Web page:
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Stronger law needed to address truck accidents & fatalities

May 21, 2013

Stronger law needed to address truck accidents and fatalities

The truck drivers’ union says dangerous work practices are embedded in the heavy vehicle industry and much stronger laws are needed to protect drivers.

Yesterday’s death and serious injury from the logging truck crash near Tolaga Bay comes as Australia and New Zealand police commence the annual Operation Austrans – targeting heavy vehicle road safety issues including fatigue, speed and use of stimulants.

New Zealand needed to consider Australia’s recent law change to stop truck drivers having pay systems that incentivised dangerous practice, said Karl Andersen, Transport & Logistics Secretary for FIRST Union.

“Our heavy vehicle industry is structured in a way that encourages unsafe practices. Many truck drivers are owner-operators and their margins are constantly squeezed, leading to drivers taking short cuts, running bald tires, breaking driver regulations, and in some cases using stimulants to get through. Fatigue is a very real issue for many drivers.”

Australia’s road safety law is much stronger that the chain of responsibility provisions in New Zealand law, Karl Andersen said.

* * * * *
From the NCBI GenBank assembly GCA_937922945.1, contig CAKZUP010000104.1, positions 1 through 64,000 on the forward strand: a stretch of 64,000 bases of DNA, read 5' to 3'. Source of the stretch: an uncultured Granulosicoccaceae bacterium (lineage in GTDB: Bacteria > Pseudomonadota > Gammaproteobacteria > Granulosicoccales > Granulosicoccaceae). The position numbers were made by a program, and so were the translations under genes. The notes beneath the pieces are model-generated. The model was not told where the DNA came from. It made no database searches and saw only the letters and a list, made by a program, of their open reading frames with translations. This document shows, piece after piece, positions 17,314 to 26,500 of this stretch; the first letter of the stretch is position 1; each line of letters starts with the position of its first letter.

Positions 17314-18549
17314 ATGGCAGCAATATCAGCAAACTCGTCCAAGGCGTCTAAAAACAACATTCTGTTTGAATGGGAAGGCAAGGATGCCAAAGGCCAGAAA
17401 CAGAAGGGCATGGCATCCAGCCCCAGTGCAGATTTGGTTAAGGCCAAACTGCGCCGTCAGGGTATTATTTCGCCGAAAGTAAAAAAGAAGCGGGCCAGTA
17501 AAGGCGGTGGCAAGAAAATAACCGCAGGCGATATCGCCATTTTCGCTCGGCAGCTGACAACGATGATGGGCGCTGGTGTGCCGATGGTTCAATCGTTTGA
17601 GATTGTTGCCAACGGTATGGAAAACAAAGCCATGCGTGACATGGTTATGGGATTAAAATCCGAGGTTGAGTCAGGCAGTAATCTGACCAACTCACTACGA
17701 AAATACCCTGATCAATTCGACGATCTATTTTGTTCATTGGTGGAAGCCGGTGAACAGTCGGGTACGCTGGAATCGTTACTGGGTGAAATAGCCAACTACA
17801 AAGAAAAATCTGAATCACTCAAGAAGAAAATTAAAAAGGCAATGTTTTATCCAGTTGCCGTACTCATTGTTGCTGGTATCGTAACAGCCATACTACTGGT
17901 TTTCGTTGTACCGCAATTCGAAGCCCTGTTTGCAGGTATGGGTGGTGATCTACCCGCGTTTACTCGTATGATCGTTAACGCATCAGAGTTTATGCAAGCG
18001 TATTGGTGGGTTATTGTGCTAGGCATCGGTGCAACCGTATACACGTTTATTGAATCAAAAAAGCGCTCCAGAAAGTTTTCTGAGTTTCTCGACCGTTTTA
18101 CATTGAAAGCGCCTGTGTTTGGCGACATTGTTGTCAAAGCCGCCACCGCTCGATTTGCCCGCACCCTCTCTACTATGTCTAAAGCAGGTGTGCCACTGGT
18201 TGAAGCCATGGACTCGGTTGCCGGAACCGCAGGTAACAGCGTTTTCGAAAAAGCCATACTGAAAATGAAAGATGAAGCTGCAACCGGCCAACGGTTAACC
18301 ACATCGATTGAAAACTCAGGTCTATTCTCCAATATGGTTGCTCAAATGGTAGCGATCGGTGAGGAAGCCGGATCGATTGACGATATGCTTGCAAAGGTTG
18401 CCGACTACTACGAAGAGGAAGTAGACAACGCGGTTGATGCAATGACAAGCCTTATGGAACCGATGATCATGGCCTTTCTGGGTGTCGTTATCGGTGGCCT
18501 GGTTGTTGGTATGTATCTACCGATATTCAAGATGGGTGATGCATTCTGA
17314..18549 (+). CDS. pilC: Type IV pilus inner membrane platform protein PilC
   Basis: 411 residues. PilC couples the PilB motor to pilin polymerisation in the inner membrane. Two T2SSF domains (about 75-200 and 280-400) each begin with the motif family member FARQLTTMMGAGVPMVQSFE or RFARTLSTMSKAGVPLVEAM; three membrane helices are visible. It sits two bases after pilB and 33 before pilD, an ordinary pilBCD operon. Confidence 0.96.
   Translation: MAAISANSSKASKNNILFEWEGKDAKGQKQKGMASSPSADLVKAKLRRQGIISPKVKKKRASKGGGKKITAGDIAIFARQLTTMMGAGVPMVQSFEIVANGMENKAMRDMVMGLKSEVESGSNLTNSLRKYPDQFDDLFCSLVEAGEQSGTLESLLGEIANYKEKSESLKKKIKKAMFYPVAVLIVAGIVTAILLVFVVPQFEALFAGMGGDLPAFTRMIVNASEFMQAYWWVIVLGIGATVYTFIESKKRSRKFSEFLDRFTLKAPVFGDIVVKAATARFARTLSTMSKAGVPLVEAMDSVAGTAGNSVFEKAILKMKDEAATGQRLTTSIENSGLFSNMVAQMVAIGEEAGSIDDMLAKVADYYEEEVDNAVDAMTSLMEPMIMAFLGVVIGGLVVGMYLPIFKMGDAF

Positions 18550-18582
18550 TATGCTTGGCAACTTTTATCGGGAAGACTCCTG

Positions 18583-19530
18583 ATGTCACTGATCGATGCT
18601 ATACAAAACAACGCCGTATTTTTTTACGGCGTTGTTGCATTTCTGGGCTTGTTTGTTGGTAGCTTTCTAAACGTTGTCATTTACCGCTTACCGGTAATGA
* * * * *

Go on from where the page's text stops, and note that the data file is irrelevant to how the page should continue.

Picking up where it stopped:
“Last year Australia brought in a new law to try and stamp out remuneration-related incentives for truck drivers to work in an unsafe manner, and ensure that hirers of drivers and participants in the supply chain take responsibility for maintaining the new standards.”

“Drivers work very long hours and face significant disruption to their family time. They shouldn’t also have to work in an unsafe environment and put themselves and others at risk.”

“Last year the government said new laws were not needed. It’s time they reconsidered their stance,” Karl Andersen said.


1. Comments from (then) Associate Transport Minister Simon Bridges that there was no need for a law change are here. They featured in a side box to this Fairfax story, on June 21, 2012. (Dominion Post, page C4).

2. Australia’s Road Safety Remuneration Act 2012 came into effect on July 1 2012.

The object of the Act is to promote safety and fairness in the road transport industry by:

a) ensuring that road transport drivers do not have remuneration related incentives to work in an unsafe manner;
b) removing remuneration related incentives, pressures and practices that contribute to unsafe work practices;
c) ensuring that road transport drivers are paid for their work, including loading or unloading their vehicles or waiting for someone else to load or unload their vehicles;
d) developing and applying reasonable and enforceable standards throughout the road transport industry supply chain to ensure the safety of road transport drivers;
e) ensuring that hirers of road transport drivers and participants in the supply chain take responsibility for implementing and maintaining those standards;
f) facilitating access to dispute resolution procedures relating to remuneration and related conditions for road transport drivers.


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